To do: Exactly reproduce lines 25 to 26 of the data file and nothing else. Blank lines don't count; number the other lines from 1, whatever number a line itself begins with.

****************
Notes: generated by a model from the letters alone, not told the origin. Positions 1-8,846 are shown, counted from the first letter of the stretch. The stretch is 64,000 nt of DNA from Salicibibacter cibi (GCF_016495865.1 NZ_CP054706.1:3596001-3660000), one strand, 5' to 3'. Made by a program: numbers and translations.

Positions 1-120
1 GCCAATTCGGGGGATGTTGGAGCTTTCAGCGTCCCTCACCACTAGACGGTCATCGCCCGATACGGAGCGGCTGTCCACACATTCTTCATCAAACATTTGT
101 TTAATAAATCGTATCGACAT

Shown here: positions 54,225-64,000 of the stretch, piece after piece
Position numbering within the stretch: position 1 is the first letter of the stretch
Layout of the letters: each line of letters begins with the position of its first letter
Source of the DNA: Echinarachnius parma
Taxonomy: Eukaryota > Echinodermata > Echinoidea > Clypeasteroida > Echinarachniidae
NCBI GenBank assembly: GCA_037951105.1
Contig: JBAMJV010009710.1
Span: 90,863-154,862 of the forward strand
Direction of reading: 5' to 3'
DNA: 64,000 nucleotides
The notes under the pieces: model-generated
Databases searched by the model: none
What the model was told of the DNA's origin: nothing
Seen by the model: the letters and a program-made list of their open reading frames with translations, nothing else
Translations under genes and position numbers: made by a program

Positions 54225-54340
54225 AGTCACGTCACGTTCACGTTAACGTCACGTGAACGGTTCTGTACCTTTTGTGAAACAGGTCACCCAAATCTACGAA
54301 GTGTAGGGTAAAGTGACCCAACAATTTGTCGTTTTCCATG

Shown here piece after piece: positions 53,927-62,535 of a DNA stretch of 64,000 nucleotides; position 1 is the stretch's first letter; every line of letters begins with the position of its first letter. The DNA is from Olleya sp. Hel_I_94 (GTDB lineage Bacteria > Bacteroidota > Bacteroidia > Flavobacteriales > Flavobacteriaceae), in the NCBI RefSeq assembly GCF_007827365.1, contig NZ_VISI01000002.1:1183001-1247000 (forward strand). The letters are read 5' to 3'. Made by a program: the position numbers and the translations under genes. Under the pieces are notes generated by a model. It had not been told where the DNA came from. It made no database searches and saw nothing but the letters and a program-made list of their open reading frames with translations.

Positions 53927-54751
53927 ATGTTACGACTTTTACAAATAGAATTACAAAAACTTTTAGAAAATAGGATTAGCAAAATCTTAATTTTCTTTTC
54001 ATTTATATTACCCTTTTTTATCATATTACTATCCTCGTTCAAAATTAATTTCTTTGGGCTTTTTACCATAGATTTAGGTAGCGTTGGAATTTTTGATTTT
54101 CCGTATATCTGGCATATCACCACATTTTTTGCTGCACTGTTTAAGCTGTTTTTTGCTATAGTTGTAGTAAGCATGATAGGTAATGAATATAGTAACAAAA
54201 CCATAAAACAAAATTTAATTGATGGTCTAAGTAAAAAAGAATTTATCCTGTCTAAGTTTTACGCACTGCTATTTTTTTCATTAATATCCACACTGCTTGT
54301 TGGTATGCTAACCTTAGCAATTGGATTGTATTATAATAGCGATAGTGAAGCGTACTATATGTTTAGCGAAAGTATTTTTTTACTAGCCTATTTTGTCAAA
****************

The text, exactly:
53927 ATGTTACGACTTTTACAAATAGAATTACAAAAACTTTTAGAAAATAGGATTAGCAAAATCTTAATTTTCTTTTC
54001 ATTTATATTACCCTTTTTTATCATATTACTATCCTCGTTCAAAATTAATTTCTTTGGGCTTTTTACCATAGATTTAGGTAGCGTTGGAATTTTTGATTTT